Would you retire today if you could? Most Canadians say
no, according to RBC Poll
TORONTO, January 29, 2008 — Even with enough
money to retire today, most Canadians (82 per cent) would
continue to work, according to the latest RBC RRSP poll. Just
over half (53 per cent) would work part-time or occasionally.
"For most Canadians, retirement doesn't mean sitting
in a rocking chair, watching the days go by," said Lee
Anne Davies, head, advanced retirement strategies, RBC. "The
definition of retirement is changing to include some form
of work. Many Canadians may not feel that they are ready to
make the transition into full retirement and continuing to
work helps them to stay engaged and connected."
While more than half of Canadians (56 per cent) plan to continue
working as long as possible, this figure drops to 43 per cent
for those 55 and older, suggesting that perspectives change
as Canadians approach retirement. The study also found that
more than a third of Canadians (38 per cent) believe that
they will work past the age of 65.
"People may expect to work past 65 due to their personal
or financial obligations. Among those who plan to retire after
age 65, nearly one-third expect to support someone in retirement,
compared to one-fifth (22 per cent) for those who plan to
retire at age 65 or younger," added Davies. "Another
factor may be that Canadians overwhelmingly agree that it
is important to retire debt-free (91 per cent)."
Almost half of those who plan to retire after age 65 are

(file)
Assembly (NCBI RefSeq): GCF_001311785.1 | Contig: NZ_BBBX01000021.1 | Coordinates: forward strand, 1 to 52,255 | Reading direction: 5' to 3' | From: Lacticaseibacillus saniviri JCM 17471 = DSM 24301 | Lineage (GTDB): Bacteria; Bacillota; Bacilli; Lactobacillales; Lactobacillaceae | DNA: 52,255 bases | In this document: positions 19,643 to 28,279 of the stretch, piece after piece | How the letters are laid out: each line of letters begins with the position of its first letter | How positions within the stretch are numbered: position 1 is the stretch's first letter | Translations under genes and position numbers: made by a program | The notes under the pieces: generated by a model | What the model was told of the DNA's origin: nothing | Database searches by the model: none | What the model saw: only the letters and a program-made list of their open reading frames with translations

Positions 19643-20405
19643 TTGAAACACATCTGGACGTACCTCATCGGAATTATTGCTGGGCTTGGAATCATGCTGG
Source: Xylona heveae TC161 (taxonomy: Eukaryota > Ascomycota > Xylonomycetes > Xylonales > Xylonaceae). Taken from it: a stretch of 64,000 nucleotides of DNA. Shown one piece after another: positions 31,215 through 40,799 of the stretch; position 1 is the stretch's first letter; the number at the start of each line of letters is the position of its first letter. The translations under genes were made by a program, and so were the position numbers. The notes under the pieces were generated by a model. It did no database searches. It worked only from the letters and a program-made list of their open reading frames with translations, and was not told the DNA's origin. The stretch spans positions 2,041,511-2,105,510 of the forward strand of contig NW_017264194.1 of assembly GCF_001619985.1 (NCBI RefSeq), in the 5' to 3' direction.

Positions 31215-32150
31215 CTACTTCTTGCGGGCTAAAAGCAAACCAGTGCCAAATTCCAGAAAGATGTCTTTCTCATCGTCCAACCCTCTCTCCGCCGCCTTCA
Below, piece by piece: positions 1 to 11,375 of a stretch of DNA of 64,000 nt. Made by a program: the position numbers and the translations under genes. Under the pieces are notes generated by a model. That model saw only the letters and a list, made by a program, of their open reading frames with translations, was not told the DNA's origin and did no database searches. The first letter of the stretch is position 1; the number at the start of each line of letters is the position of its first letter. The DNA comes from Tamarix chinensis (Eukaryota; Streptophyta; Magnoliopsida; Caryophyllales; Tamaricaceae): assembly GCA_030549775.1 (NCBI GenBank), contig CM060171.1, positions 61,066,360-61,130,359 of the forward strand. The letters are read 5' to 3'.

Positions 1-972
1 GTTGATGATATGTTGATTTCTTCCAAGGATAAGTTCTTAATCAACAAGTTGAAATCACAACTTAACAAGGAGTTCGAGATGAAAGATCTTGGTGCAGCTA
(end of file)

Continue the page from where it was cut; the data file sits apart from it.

concerned that they have not done enough to save for their
retirement. The poll also found that only three in ten Canadians
who have an RRSP plan to maximize their contribution for the
2007 tax year.
"Retirement is a transition. It doesn't happen on a
fixed date or at a specific age," said Davies. "Planning
for what you want to do and determining how you will pay for
it can help make sure you enjoy retirement."
Surprisingly, more than seven in ten Canadians (72 per cent)
are confident that they can return to work if they require
additional income in retirement. This finding suggests that
Canadians do not see potential health issues, ageism and out-dated
workplace skills as roadblocks which could limit their employment
prospects after they retire, noted Davies.
The 18th Annual RBC RRSP Poll was conducted by Ipsos Reid
from October 23 to November 5, 2007. The telephone survey
was based on responses from a random sample of 1,200 Canadian
adults (aged 18 and over). With a sample of this size, the
results are considered accurate to within ±2.8 percentage
points, 19 times out of 20, of what they would have been had
the entire adult Canadian population been polled. The margin
of error will be larger within regions and for other sub-groupings
of the survey population.
Your Future by Design® is RBC's distinctive approach
to help clients identify, plan, and realize their goals for
retirement. With the guidance of RBC financial planners and
investment and retirement planners, Your Future by Design
helps clients create a blueprint for a successful lifestyle
and financial plan for retirement based on what is truly important
to them in key areas in life, including family, health, home,
lifestyle, work/business, mind and spirit, and legacy. To
find out more about how RBC can help build a blueprint for
the future, visit www.rbc.com/yourfuture
or call 1-866-335-4055.
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Rina Cortese, RBC Wealth Management, (416) 974-6970
Jackie Braden, RBC Media Relations, (416) 974-2124